Compulsory Education: For most human history, people (women usually) learned to cook by watching their mother cook, who learned by watching her mother cook. Recipes weren't passed down in books, but through apprenticeship. Techniques weren't taught, they were absorbed. But with the modern education system, mom cooked alone, because the kids were at school. Many recipes, techniques, and traditions were lost because there wasn't anybody in the kitchen to watch them enacted. So, when those children grew up, got houses, and found themselves in the kitchen, they didn't really know what to do. It's not hard to see the appeal of “heat and serve.”

Better Living Through Science: When the American dream included a car in every driveway, we didn't know our car culture would eventually wreck the environment. It is impossible to predict all the consequences of our actions. The convenience foods we eventually developed had the best of intentions; to give women a little spare time. And who could blame them for finally taking the opportunity to read every now and again. We didn't know then, the effects the amounts of sodium and high fructose corn syrup and other chemicals needed to make shelf-stable foods taste like something would come with such dire consequences for our nation's health.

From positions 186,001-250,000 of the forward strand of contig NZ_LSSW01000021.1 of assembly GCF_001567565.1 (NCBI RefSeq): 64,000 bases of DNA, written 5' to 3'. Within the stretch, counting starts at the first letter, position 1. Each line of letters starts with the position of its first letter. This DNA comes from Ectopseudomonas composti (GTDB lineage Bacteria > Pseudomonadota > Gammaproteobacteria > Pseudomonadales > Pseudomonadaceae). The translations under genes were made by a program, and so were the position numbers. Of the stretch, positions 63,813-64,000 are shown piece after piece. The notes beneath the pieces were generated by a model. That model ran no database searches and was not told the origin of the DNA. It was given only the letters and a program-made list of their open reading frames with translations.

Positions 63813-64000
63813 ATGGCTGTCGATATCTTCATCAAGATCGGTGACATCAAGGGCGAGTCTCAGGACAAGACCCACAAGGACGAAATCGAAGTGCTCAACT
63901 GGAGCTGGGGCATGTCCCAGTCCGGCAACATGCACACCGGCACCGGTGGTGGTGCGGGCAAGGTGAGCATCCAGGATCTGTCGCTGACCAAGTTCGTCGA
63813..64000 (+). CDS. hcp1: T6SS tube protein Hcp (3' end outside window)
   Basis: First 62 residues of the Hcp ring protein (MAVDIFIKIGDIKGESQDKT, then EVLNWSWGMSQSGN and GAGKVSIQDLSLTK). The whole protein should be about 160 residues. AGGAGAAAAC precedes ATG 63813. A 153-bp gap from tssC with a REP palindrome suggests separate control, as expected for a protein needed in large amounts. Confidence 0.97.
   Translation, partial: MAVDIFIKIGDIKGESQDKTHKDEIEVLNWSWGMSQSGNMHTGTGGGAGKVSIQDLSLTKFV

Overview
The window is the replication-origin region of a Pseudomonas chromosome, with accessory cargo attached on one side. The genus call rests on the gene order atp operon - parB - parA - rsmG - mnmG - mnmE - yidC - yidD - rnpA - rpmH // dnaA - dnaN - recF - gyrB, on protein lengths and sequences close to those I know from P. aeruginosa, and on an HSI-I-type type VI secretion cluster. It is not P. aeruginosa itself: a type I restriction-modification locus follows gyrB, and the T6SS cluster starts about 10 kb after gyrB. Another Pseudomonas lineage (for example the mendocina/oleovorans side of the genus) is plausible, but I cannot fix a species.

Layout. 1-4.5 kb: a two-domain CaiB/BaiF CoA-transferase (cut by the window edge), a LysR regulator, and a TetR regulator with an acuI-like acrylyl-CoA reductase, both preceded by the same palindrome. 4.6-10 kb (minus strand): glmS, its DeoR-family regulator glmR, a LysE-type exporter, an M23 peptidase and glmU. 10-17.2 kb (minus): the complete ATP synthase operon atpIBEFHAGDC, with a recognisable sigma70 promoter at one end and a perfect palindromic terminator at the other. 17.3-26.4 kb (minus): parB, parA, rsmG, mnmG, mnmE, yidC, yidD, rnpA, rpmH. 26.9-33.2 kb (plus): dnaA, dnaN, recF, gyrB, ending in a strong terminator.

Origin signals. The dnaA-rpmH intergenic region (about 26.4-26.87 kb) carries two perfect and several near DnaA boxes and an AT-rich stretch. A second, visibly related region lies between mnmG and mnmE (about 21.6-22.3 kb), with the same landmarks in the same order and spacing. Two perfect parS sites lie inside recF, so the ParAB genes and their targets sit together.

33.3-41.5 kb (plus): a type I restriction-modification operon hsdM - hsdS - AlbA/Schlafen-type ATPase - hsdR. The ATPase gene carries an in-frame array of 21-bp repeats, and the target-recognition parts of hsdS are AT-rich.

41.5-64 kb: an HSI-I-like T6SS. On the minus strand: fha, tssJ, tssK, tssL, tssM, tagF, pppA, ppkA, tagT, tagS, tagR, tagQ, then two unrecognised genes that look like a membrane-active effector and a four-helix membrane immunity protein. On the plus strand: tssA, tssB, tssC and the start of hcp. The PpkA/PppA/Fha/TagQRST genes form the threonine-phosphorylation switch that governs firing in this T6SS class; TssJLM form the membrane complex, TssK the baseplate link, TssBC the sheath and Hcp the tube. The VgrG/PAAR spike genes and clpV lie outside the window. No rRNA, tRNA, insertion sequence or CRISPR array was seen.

The Great Depression (but not for why you think): A lot of people got out of the Great Depression determined to never eat poor people food again. Americans had the money to buy pretty much whatever cuts of meat they wanted and so they bought the best cuts. If they were going to eat chicken they were going to eat chicken breasts. If pork, chops or loins. If beef, steaks or roasts. The market responded and now we have chickens that are essentially engorged breasts on legs and cows pumped with more hormones than East German Olympic swimmers (speaking of out of date statements). As dire as the environmental consequences are from the shift to choice cuts, a lot of cooking was lost. The source of the world's great food traditions are disgusting looking potential foods made palatable through technique. Oxtail doesn't look too tasty when it's just sitting there, but for most of human history it was either eat what was there or don't eat anything at all. And now we have oxtail soup. Oh man. Oxtail soup. Because we stopped eating poor people food, a lot of great recipes and techniques fell out of general knowledge.